Israel is launching Covid immunity passports. Here’s what they allow you to do


A healthcare worker administers a Covid-19 vaccine at Clalit Health Services, in the ultra-Orthodox Israeli city of Bnei Brak, on January 6, 2021.

JACK GUEZ | AFP | Getty Images

Israel has been lauded for deploying what is currently the fastest Covid-19 vaccination campaign in the world. 

Less than a month after receiving its first shipments of the Pfizer-BioNTech jab, the country of 9 million has vaccinated around 20% of its population, and more than 72% of people over the age of 60 have already gotten their first dose of the shot. Israel’s health ministry aims to have 5.2 million of its citizens vaccinated by March.

The vaccinations, officials say, will help the country gradually exit its strict lockdown, and soon with the help of a new document: a Covid-19 vaccination certification, or what’s being called the “green booklet.”

Essentially an immunity passport announced by the Ministry of Health earlier this week, the “green booklet” would be given to people who’ve received two doses of the vaccine.

“The Ministry of Health will issue the vaccine certificate after receiving the second dose,” Israel’s Health Ministry said on its website. “It will take effect 7 days later, not counting the day of vaccine administration.”

The booklet would offer vaccinated individuals significant freedom from Covid-19 safety restrictions. People holding it would no longer have to do the following:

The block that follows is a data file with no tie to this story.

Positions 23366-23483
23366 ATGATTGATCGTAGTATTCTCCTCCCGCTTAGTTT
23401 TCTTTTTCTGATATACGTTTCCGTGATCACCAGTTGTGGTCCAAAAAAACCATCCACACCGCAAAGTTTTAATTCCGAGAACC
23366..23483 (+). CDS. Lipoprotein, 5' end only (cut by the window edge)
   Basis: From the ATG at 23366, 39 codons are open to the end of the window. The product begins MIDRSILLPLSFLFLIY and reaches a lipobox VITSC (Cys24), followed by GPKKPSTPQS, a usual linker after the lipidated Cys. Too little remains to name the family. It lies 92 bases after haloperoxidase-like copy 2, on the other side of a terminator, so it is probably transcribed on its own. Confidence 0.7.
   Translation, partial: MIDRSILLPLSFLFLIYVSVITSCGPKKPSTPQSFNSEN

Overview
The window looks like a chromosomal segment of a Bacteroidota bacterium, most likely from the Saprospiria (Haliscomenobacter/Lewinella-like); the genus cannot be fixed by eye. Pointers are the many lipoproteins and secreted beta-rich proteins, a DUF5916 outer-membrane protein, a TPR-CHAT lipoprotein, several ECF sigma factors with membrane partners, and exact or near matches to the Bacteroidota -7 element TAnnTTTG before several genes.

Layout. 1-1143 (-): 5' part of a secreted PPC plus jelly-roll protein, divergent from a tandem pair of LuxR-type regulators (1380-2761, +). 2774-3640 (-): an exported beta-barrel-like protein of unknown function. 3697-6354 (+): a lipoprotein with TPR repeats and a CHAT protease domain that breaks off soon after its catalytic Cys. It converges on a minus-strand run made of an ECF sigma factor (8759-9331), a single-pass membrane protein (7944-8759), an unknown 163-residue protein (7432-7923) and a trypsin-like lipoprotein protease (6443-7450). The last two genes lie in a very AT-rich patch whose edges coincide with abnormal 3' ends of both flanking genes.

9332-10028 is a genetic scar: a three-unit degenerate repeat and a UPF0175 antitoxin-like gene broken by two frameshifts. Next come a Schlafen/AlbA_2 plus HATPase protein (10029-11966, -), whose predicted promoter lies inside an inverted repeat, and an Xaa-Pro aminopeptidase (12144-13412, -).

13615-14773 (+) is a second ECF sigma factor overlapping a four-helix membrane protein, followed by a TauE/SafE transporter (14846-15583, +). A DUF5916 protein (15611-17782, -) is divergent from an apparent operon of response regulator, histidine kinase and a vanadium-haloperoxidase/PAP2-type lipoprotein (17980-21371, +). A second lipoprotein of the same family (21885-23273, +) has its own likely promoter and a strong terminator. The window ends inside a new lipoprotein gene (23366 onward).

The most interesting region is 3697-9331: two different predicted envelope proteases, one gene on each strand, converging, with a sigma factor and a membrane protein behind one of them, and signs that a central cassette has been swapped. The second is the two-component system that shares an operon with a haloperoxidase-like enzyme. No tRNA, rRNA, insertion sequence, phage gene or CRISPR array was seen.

• Go into isolation after coming in contact with an infected person.
  • Go into isolation after international traveling to a Covid “red zone,” or countries with very high infection rates.
  • Have to be tested before entering certain touristy areas, known as “green islands.”

They would still, however, be required to wear a mask in public and maintain social distancing, staying two meters from others and avoiding social gatherings. 

Vaccinated people holding the booklet would be “eligible for relaxed restrictions in destinations around the world,” the ministry’s website said.  

Data on proof of vaccination would be registered in the Ministry of Health’s database, and recovered patients who have not been vaccinated are not eligible for the booklet, according to the website. 

People queue outside a Covid-19 mass vaccination center at Rabin Sqaure in this aerial photograph taken in Tel Aviv, Israel, on Monday, Jan. 4, 2020. Israel plans to vaccinate 70% to 80% of its population by April or May, Health Minister Yuli Edelstein has said.

Bloomberg | Bloomberg | Getty Images

Israel’s lockdown is set to begin being lifted on Jan. 21, but a spike in cases in recent weeks means it may be extended. The country registered a record high of 9,997 cases on Wednesday, around double the daily case figure at the end of December. Israel has had 523,885 confirmed cases of the virus and 3,846 deaths, according to data compiled by Johns Hopkins University.  

The vaccination drive has faced more obstacles in Arab and Orthodox Jewish communities in the country, where there is higher vaccine skepticism. Israel has also come under fire from human rights groups for not extending its vaccination campaign to Palestinian territories.  

The Palestinian Authority has made an agreement with AstraZeneca and expects to get its first doses of that vaccine in March, but has strongly criticized Israel for what it sees as shirking its responsibility to provide aid. Israeli officials have said that this should be up to the Palestinian Authority.     

According to local Israeli news reports, Prime Minster Benjamin Netanyahu on Tuesday held talks with officials concerning how to incrementally lift the lockdown and how to introduce the green booklet. No date for its launch was given.



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